A detection system to keep prawns safe from pests, a smarter smaller wind turbine and wearable tech that can screen for gut disorders are some of the emerging technologies that will be fast-tracked though the next round of Australia’s national sci-tech accelerator, ‘ON, powered by CSIRO’.
CSIRO’s ON accelerator was opened up to universities and publicly funded research agencies under the National Science Innovation Agenda (NISA) to bring together the experience and expertise of researchers, entrepreneurs and inspiring mentors to take big ideas from the lab to the market.
The Assistant Minister for Industry, Innovation and Science, Craig Laundy, announced that 10 teams have been selected for the latest round of ON Accelerate.
“In the two years since CSIRO opened the ON accelerator to universities and publicly funded research agencies under the NISA, it has graduated 200 teams of researchers with the business and entrepreneurial skills needed to fast-track great science and technology innovation from the lab to reality,” Mr Laundy said.
“Turning research into commercial reality is a key feature of NISA, which we launched two years ago.
“It’s great to see NISA initiatives like ON Accelerate producing success stories, highlighted by the achievements of the teams featured.
“The big innovations in this round of ON Accelerate will address key challenges in energy, food and agriculture, water quality, wildlife conservation and health to make up another exciting year of innovation for ON Accelerate,” Mr Laundy said.
ON Accelerate4 will commence in February 2018 and will run for 12 weeks across the country, where teams will develop business planning, commercialisation and pitching skills to take their project to the next level.
The program culminates in ‘ON Demo Night’ where teams will pitch their innovations to an audience of industry experts, investors and potential partners for further funding and support for commercialisation.
CSIRO Chief Executive Dr Larry Marshall said that ON had uncovered science and technology solutions for some of Australia’s biggest challenges in energy, food and agriculture, water quality, wildlife conservation and health.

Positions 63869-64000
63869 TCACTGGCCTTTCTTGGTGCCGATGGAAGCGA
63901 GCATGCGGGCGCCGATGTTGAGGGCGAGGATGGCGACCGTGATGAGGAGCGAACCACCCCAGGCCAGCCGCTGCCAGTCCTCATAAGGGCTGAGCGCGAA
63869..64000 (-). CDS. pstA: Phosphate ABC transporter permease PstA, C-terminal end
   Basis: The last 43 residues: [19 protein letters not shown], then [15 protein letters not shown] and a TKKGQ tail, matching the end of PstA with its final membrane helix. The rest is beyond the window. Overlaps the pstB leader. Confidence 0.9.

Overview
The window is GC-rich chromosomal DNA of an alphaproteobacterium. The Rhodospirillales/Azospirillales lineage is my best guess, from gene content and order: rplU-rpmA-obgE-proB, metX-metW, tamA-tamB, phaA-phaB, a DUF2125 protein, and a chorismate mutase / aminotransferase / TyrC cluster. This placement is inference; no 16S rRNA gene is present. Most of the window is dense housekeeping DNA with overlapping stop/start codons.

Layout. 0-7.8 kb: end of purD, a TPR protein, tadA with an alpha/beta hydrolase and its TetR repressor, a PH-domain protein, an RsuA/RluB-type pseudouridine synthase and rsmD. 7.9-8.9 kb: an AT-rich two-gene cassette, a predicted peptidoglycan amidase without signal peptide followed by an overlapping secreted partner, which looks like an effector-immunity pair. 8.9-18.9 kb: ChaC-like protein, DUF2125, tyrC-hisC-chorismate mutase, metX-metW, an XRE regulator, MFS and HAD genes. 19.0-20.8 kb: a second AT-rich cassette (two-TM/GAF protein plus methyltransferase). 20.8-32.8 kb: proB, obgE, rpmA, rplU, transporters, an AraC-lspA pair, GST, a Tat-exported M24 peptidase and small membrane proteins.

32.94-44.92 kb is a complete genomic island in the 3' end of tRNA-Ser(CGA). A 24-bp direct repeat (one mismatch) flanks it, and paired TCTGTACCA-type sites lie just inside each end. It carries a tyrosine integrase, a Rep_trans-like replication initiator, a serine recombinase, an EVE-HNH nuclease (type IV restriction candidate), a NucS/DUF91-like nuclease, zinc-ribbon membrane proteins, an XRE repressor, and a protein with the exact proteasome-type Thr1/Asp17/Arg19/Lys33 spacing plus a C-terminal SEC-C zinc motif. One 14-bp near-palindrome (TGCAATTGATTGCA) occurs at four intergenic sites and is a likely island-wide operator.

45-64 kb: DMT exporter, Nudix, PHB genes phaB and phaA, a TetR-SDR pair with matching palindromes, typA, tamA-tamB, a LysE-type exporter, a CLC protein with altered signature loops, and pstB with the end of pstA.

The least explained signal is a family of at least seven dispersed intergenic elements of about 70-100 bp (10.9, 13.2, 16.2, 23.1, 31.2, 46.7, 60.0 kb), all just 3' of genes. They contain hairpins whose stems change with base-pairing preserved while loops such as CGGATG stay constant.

“Establishing ON was about bringing the Australian research sector closer to Australian industry—creating a pathway to help our scientists turn their excellent science into real-world solutions,” Dr Marshall said.
Selected following a competitive two-day bootcamp, the teams come from the University of Newcastle, Flinders University, Macquarie University, The University of Western Australia, James Curtin University and CSIRO.
Tony Tucker from the ‘eDNA Field Pump’ team at James Cook University in Townsville said ON has completely changed his view on commercialisation and the value in unlocking important Australian research.
“When we came into Bootcamp, I was pretty cynical and wasn’t sure what we could actually achieve. But it has completely changed my view. I now know why this experience is so important,” said Mr Tucker.
The 10 big ideas that will be fast-tracked through this round of ON Accelerate include:
- A state of the art solar forecasting system – CSIRO Energy
- Virtual reality technology that allows carers to learn by doing, safely – The University of Newcastle
- A tool for preventing faults in power network assets before energy catastrophes hit – Curtin University
- An acoustic belt that uses the natural noises of the gut for health screening – The University of Western Australia
- An on-the-go field tool for reliable and transportable water monitoring – James Cook University
- A new pest detection system that cuts costs and time delays for Aussie prawn farmers – CSIRO Agriculture and Food
- An alternative to the expensive and cumbersome ‘leaky gut’ test for suspected sufferers – CSIRO Health and Biosecurity
- A new way to beat the current costs and delays in new drug development – Macquarie University
- On the spot testing for elite athletes and their sport scientists – The University of Western Australia
- A small wind turbine that can produce nearly twice the power than existing wind turbines of the same size – The University of Newcastle
The 10 successful teams were chosen by ON’s industry mentor network and an expert judging panel of Liddy McCall co-founder of Yuuwa Capital, COO of Performance Assurance Ruth Marshall and Martin Duursma from CSIRO’s Main Sequence Ventures.
These teams join successful graduates of the ON accelerator like Cardihab, Coivu, Modular Photonics, Silentium Defence and ePat.
Source: Australian Government